Sonnyjim and Sleaze are two Birmingham, UK based emcees who have come together to release an EP – the forthcoming Writing In Mnemonics. Both of them are heavily involved in running their independent imprints Eat Good Records and Greasy Vinyl, and they had some great insights into releasing music independently, being part of a scene, and staying true to their art…
Oh Drat: So, I was trying to work out whether Work In Mnemonics is a pun or not…
Sonnyjim: Well, Sleaze is the best to answer what Work In Mnemonics actually is and the breakdown of it…
“we’re from the same ends so we’re on the same page anyway even before the music” Sonnyjim
Sleaze: You can look into it a few ways man, there’s not just one meaning to it, do you know what I mean? One way we’ve started working, we’re putting in work, that’s one way to look at it, nahmean, also people work in journalism, work in radio, we work in mnemonics.
Oh Drat: Okay cool… and as far as you two working together, how did the decision to put out a joint project come about?
SJ: Basically… shit. I can’t remember where it was but I heard about Sleaze on the internet somewhere in, when was it Sleaze, ‘09?
SZ: What track are you talking about man?
SJ: Erm… I can’t even remember where I heard him but I when I did I was like ‘ain’t nobody sounding like this guy’, innit, and he sounds just like where I grew up so I though, yeah, this guy’s reppin, he sounds like a proper Midlands geezer innit. He’d just dropped his album Theolovision and so I looked on the CD and he had this feature from a guy called Ruffstylz and I know Ruffstylz from back in the day so I hollered at Sleaze, he came to the studio and had a blaze, and we had this one Beat Butcha beat. The title track on Work In Mnemonics was the first track we made – it came out really good so we just thought fuck it, let’s do an EP, basically.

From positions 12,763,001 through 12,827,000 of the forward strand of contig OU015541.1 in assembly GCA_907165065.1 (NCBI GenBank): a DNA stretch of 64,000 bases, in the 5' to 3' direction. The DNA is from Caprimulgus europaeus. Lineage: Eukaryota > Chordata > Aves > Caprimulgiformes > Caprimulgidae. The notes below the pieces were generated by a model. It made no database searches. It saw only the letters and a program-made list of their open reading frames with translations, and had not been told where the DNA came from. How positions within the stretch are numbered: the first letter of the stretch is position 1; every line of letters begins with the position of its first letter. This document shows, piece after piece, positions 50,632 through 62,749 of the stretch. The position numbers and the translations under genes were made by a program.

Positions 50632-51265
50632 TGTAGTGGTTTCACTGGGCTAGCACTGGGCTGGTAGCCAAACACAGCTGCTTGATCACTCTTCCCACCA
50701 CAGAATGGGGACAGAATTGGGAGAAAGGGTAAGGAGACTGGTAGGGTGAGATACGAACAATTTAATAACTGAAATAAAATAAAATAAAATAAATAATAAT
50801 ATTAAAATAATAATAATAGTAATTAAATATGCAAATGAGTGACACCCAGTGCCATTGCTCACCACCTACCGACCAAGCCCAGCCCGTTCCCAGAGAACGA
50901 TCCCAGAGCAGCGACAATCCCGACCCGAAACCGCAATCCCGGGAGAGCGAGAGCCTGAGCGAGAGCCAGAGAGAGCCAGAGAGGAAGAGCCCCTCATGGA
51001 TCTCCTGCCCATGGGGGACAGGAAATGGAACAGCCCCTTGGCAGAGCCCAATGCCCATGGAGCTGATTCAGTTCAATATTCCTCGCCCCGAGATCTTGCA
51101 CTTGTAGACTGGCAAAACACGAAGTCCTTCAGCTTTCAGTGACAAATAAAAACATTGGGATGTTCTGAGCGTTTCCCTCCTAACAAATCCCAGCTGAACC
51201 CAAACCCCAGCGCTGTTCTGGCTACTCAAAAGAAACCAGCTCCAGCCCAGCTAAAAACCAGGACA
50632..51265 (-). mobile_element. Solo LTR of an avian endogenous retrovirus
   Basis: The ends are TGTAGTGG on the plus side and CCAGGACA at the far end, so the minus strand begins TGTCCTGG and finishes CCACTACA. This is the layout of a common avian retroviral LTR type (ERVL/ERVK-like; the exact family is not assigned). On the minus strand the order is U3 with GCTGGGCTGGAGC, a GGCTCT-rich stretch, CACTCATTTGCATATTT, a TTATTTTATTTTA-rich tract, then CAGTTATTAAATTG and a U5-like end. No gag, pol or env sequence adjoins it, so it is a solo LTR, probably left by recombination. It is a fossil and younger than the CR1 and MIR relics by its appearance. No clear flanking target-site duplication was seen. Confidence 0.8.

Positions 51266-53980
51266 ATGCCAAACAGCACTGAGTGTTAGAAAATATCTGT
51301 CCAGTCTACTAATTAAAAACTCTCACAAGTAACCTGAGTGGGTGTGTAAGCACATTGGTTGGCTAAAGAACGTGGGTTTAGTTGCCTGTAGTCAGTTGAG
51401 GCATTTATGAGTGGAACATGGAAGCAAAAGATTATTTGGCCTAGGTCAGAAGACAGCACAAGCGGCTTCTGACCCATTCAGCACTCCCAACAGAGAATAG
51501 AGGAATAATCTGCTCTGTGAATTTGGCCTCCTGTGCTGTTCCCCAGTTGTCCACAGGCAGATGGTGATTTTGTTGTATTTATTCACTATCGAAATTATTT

OD: Was the fact that you two are from the same area something you looked out for – there’s not a great deal of Birmingham emcees in the game, really…
SJ: Yeah there isn’t man, it’s all still quite London centric… but you know what, every area they’ve got the same mentality but also they’ve got their own individual area’s mentality too and we’re from the same ends when it comes to the country as a whole so we’re on the same page anyway even before the music.
OD: And how do you guys approach being… a niche in a niche, I guess, in that you’re British musicians, not from London, and you’re not really making the style of hip hop, or perhaps more broadly ‘urban’ music that’s got the largest following at the moment?
SJ: Erm… shit you know there ain’t even no formula for it, we just do what we do and thankfully some people just pick up on it.
“So everytime we put out a new record the fans are on it because they know we ain’t gonna put no wack shit out” Sonnyjim
SZ: It can be a bad thing and a good thing you know what I mean? A lot of fans can turn their back on a band or whatever if it’s different but with hip hop, people from your ends, the fanbase will build and be strong BECAUSE it’s unique, that’s the difference.
SJ: Yeah you know what that’s a really good answer actually. We’ve got a tiny tiny cult following, rather than being flavour of the month and then being forgotten about in a few months’ time when the next chart person comes along, do you know what I mean. Obviously some people have long ass careers or whatever, but… the fans that we do get, they become fans for life, do you know what I mean and then they just believe in what we do. So everytime we put out a new record they’re on it because they know we ain’t gonna put no wack shit out, and you just build up a core fanbase really, that’s that only way to survive when doing a niche within a niche man.
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